When I look at any replacement hydronic boiler project, my tenet is always to assume the existing system is installed improperly. I like to pretend I am a famous detective, such as Sherlock Holmes, and my job is to uncover the hidden mistakes.

What I learned early on was you inherit any problem in the building once you touch the boiler. My boilers have been blamed for everything from a malfunctioning garage door opener to the lights in the second-floor classroom no longer working. You may have heard the customer say this on one of your jobs, “This thing worked fine before you installed that new boiler.”

The problem is it may or may not be true, and now you have to prove your new boilers did not cause the problem — all of this at your own cost.



I like to speak with the person responsible for the boilers; the one who deals with them daily. This individual may be a custodian or maintenance person. I want to ask questions, and following my tenet, I assume there is a problem and will direct my questions in that vein.

For instance, I ask, “What areas are the hardest to heat?” or “Which areas do you get the most complaints?” This assumes there is a problem. Another ques-tion I ask is, “Why are you looking to replace the boiler(s)?”

The customer will most likely tell you the most significant problems they are having with the system. Another question is, “How long has this been a prob-lem?” This tells me if something changed or if this was a problem all the time.


System pressure

I was the third contractor to look at a boiler replacement project in a six-story apartment building. The onsite contact told me they were looking to replace the 10-year-old boiler because the top apartments would not heat.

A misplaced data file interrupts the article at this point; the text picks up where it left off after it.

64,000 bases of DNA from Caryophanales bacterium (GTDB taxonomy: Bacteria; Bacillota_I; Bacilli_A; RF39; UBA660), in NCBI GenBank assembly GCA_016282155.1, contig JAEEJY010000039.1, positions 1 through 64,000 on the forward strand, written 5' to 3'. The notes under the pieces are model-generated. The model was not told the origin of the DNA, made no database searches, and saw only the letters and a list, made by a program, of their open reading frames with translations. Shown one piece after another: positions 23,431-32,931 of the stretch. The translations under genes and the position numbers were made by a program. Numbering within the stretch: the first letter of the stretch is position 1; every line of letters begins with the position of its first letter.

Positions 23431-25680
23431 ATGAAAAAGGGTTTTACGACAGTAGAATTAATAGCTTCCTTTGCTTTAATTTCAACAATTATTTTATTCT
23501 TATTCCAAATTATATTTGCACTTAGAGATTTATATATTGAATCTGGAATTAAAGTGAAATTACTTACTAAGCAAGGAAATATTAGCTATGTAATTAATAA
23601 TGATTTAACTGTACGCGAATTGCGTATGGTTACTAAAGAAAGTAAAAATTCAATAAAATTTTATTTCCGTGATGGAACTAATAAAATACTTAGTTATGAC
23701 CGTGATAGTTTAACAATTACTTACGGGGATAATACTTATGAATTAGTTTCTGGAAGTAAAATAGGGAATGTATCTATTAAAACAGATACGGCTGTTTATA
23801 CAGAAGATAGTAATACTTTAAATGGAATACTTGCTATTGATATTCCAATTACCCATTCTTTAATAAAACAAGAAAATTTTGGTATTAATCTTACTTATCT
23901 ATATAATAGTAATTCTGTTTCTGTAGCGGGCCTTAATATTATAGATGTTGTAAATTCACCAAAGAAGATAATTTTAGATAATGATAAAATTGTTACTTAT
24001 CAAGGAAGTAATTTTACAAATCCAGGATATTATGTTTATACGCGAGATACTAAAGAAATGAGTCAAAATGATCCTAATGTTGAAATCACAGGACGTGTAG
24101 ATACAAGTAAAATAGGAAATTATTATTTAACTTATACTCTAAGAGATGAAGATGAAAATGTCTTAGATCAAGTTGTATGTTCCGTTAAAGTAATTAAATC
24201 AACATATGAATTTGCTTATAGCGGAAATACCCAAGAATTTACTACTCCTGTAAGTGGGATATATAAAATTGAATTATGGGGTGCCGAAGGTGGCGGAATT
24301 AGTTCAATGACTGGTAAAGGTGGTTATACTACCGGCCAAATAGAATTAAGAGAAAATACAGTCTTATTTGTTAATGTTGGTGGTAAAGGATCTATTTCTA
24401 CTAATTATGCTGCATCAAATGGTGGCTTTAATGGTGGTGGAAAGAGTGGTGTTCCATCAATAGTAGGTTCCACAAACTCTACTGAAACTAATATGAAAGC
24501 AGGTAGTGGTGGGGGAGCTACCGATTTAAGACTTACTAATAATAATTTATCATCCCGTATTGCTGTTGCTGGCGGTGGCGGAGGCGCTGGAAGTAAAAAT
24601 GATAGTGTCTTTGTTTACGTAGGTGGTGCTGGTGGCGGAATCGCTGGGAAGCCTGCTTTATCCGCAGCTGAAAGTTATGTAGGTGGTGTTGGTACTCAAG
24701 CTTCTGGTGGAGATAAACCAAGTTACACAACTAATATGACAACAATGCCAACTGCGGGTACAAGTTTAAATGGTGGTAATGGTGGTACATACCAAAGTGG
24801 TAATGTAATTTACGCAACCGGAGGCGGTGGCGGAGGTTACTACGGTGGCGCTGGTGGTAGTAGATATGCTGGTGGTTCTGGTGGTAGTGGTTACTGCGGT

When I looked at the boiler, I noticed the system pressure was 12 psi, or enough static pressure to reach 28 feet or about three stories high. One pound of pressure will raise water 2.3 feet. I initially thought I was being pranked or the subject of a hidden camera exposé. How could they not increase the system pressure and get heat to the top floors?

I met with the owner and told him what I found. I explained how I could give him a price for a new boiler, but believed that increasing the system pressure would solve the problem. He eagerly agreed, and I talked myself out of the boiler sale. What did happen, though, was we were given the maintenance responsibility for every building with boilers the owner managed. While we did not get that project, we did get two others, plus all the service.


System pressure 2.0

We were asked to look at the circulator pumps for the hydronic heating system because they were noisy. When the owner flipped the electrical breaker on for the pumps, the pumps banged and the pipes shook wildly. I had never seen such a thing, and the owner shut off the power.

While walking around the boiler to access the pumps, I noticed the system static pressure was less than 5 psi. After opening the bypass valve and filling the system with water to the proper static pressure, the noisy pumps quieted and the pipes stopped shaking.